It's not clear how Brooklyn's sports fans might take to a team with foreign ownership.
There's already been community grumbling over the British bank Barclays buying the naming rights to the arena – and also the rights to name the subway station beneath it.
Brooklyn's famed Russian enclave of Brighton Beach is only a few miles from the proposed arena, but for many Russian emigrants Prokhorov symbolizes everything wrong in their homeland – a smooth operator who made a fortune when Russia sold off its state industrial treasures for a song.
Los Angeles Lakers guard Derek Fisher, who also is president of the NBA players' association, said the deal "speaks to the fact there's something that potential ownership groups still see about the NBA that is good because you wouldn't have anybody – European, Russian, American – buying into an NBA team at this point if they didn't see something that was a positive for them to get out of the deal."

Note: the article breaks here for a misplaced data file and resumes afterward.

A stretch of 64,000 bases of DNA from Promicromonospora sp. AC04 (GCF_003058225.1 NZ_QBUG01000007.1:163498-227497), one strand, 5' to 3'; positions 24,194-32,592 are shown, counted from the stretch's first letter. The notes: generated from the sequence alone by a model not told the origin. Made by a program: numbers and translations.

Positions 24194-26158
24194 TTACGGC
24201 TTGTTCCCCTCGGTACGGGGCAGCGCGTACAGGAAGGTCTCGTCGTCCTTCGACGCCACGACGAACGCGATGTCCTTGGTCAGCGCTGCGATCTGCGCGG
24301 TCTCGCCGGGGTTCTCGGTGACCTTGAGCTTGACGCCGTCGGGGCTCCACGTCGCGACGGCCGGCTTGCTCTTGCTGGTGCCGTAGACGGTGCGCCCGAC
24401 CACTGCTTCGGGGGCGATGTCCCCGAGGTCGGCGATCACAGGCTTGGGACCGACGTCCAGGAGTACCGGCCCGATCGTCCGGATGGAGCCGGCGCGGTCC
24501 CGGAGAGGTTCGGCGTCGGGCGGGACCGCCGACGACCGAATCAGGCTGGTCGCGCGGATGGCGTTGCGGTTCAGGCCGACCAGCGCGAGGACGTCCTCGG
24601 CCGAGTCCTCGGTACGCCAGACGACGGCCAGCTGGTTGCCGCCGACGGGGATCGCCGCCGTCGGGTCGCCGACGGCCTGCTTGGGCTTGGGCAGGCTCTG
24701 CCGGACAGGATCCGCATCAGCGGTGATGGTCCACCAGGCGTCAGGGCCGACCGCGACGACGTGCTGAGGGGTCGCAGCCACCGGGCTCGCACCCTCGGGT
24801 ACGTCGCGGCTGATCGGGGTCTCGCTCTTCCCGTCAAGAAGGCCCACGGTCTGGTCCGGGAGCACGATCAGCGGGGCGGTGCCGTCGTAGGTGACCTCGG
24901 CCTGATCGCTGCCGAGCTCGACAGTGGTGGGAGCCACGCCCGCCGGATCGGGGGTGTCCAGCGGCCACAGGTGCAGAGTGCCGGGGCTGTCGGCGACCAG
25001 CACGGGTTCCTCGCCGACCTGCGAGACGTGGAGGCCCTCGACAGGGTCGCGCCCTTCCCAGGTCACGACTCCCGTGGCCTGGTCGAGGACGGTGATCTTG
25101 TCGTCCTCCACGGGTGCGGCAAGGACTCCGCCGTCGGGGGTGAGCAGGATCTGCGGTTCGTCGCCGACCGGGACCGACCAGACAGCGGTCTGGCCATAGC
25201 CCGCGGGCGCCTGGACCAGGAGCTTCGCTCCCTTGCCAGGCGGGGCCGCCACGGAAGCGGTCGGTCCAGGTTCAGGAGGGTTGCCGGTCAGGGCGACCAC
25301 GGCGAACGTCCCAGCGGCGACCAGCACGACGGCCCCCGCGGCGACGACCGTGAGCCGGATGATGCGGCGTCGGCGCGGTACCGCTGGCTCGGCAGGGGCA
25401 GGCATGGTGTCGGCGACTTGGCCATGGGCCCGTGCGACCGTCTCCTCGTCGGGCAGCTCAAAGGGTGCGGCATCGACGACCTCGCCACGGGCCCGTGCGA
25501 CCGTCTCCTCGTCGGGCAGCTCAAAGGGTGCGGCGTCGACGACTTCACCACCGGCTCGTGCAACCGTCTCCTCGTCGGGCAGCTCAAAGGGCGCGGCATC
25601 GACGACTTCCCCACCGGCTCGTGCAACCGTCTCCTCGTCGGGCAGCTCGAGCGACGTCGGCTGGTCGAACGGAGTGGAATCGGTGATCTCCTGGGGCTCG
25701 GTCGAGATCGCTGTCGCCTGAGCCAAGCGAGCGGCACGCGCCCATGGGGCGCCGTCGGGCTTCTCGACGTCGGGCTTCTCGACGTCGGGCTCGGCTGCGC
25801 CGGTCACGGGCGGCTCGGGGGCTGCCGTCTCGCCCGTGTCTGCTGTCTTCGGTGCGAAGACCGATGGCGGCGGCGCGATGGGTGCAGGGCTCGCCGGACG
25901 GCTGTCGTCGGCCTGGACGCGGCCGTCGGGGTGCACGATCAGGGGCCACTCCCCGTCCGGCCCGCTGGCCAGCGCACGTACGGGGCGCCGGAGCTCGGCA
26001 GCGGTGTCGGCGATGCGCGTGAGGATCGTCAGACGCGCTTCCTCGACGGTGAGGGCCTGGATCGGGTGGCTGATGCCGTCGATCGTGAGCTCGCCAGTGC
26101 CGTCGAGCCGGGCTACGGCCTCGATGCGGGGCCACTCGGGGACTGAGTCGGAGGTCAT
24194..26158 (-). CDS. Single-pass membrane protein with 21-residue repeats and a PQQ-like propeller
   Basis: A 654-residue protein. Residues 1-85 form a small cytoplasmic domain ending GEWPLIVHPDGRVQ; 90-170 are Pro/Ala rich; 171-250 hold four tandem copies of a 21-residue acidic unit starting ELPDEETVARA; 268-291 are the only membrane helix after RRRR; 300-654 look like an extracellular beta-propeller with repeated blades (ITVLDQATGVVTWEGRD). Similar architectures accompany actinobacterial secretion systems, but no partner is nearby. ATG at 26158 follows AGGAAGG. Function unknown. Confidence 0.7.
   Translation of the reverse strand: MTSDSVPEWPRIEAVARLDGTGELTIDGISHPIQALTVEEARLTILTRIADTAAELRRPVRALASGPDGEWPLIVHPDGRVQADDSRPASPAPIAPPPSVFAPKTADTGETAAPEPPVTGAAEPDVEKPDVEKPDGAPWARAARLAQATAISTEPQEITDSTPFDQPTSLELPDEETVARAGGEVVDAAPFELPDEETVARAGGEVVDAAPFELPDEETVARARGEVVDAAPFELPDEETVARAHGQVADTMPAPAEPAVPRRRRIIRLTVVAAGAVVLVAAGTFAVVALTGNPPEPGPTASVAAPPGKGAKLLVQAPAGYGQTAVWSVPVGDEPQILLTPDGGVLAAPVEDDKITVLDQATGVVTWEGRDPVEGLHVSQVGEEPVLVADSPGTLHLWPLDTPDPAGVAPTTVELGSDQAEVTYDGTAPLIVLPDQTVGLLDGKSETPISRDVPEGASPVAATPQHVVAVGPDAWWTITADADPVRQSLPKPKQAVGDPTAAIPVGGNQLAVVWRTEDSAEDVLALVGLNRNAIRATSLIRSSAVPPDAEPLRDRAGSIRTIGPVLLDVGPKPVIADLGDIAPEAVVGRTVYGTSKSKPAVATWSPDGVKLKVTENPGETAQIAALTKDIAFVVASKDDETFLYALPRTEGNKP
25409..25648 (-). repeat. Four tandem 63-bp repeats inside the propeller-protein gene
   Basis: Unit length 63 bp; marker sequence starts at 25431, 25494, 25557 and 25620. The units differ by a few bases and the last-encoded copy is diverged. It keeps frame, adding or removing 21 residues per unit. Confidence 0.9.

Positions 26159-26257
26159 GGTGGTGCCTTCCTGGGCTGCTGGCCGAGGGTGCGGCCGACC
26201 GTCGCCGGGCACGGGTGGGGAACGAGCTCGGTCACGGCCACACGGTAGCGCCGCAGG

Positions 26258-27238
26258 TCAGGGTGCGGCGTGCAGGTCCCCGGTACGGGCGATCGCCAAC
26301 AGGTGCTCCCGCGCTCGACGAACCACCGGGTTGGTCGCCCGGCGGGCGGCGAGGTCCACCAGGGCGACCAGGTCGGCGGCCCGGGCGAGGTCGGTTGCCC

Prokhorov's Onexim Group announced the deal jointly with Forest City Ratner Cos. and Nets Sports and Entertainment. According to the agreement, entities to be formed by Onexim Group will invest $200 million and make funding commitments to acquire 80 percent of the NBA team, 45 percent of the arena project and the right to buy up to 20 percent of the Atlantic Yards Development Co., which will develop the non-arena real estate.
The NBA will review the proposal, and the deal must be approved by three-fourths of its board of governors. Ratner and Prokhorov hope to have the sale completed by the first quarter of 2010.
"I have a long-standing passion for basketball and pursuing interests that forward the development of the sport in Russia," Prokhorov said in a statement. "I look forward to becoming a member of the NBA and working with Bruce and his talented team to bring the Nets to Brooklyn."